UAW strike against GM: What we know

Strike began at 11:59 p.m. Sunday

DETROIT - UAW officials have launched a national strike against General Motors.

It began at 11:59 p.m. Sunday. 

This is the nation's first auto strike in more than a decade. Workers are demanding a fair contract. The media briefing was held in Detroit's Marriott Renaissance Hotel. It took place after a private meeting between the UAW and GM.


  • NEW: UAW-GM strike: Negotiations underway Monday
  • The UAW strike against GM began at 11:59 p.m. Sunday. Picket lines have formed outside of plants Monday morning.
  • The UAW says its roughly 49,000 members would be on strike. 
  • As of Sunday morning, 850 employees across Michigan and Ohio had already walked off the job.
  • The UAW said workers are striking to secure fair wages, affordable healthcare, their share of profits, job security and a defined path to permanent seniority for temp workers.
  • GM said it presented "a strong offer that improves wages, benefits and grows U.S. jobs in substantive ways" and that it "is disappointing that the UAW leadership has chosen to strike at midnight tonight."

GM statement on bargaining

GM issued a statement after the national strike was announced. The company noted that its offer to the UAW included over $7 billion in U.S. investments, more than 5,400 jobs, higher pay, improved benefits and more.

“We presented a strong offer that improves wages, benefits and grows U.S. jobs in substantive ways and it is disappointing that the UAW leadership has chosen to strike at midnight tonight. We have negotiated in good faith and with a sense of urgency. Our goal remains to build a strong future for our employees and our business,” GM said in the statement.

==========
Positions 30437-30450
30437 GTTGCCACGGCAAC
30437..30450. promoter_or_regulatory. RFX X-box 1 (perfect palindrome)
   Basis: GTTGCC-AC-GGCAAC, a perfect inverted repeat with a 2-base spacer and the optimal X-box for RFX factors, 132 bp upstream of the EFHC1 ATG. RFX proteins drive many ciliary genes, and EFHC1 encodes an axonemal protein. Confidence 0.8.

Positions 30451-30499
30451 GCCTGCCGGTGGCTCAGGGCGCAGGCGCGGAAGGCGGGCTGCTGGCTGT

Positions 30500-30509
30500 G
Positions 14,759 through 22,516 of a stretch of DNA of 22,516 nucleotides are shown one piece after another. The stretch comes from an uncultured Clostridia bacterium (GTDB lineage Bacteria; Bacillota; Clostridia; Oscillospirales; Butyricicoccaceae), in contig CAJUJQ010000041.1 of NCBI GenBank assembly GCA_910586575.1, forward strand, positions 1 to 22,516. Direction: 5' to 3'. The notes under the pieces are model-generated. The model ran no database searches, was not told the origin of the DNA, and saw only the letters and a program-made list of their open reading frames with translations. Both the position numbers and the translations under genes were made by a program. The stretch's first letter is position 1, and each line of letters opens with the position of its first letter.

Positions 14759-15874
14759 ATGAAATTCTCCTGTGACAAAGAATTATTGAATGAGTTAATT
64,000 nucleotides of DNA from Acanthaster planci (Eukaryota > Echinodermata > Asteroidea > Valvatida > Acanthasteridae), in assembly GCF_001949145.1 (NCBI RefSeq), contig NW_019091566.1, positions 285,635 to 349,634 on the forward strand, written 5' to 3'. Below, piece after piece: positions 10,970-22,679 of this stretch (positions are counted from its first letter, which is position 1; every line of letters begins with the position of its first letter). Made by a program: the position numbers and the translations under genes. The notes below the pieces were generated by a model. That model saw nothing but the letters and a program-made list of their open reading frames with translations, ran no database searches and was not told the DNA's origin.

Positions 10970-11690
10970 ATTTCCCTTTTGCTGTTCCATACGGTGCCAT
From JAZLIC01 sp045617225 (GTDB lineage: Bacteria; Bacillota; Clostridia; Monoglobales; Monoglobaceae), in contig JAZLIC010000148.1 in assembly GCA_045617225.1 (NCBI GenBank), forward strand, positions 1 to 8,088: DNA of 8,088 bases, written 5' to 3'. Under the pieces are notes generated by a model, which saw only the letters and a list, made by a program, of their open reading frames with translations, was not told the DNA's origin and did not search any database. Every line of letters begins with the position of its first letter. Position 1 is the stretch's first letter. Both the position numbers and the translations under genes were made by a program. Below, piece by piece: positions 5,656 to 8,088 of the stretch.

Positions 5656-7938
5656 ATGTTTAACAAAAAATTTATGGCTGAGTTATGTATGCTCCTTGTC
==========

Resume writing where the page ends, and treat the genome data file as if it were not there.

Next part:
Sunday's private meeting was held after General Motors let the UAW contract expire Saturday. 

UAW announces strike

As of Sunday morning, 850 employees across Michigan and Ohio had already walked off the job. Just after midnight, UAW members who work for Aramark, a facility maintenance contractor, began to go on strike. 

The autoworkers are calling on the Big 3 automaker to recognize the contributions and sacrifices that the company’s UAW members have made to create a healthy, profitable, industry. 

“We stood up for General Motors when they needed us most. Now we are standing together in unity and solidarity for our members, their families and the communities where we work and live,” said UAW Vice President Terry Dittes.

The UAW says its roughly 49,000 members are on strike.

RELATED: UAW members go on strike following negotiation breakdown

Members who picket will be paid $250 a week. GM is estimated to lose $250 million dollars a day while the strike is ongoing.

Negotiations are set to resume Monday morning while the strike is ongoing.

Workers are going on strike to secure:

•    Fair Wages
•    Affordable Healthcare
•    Our Share of Profits
•    Job Security
•    A Defined Path to Permanent Seniority for Temps

The decision to strike comes a day after UAW Vice President Terry Dittes notified General Motors leadership that the Union would not agree to extend the Collective Bargaining Agreements.

“We have been clear at the table about what GM members have indicated we will accept. We are standing up for what is right. We as local unions will sacrifice to stand up for what we deserve,” said National Bargaining Committee Chair Ted Krumm of UAW Local 652.  

“Our members have spoken; we have taken action; and this is a decision we did not make lightly. We are committed to a strong contract at GM that recognizes our UAW members, who make some of the greatest products in the world and make GM so profitable.”

Ford, FCA contracts extended

The UAW said Friday that it was allowing its contracts with Ford and FCA to extend past the Saturday night deadline while the union focused on bargaining with GM. The UAW had announced earlier this month that GM would be the focus of bargaining. 

Ford and FCA union leaders will wait to see what kind of deal comes out of the GM bargaining.

Local 4 and ClickOnDetroit will be following this developing story.

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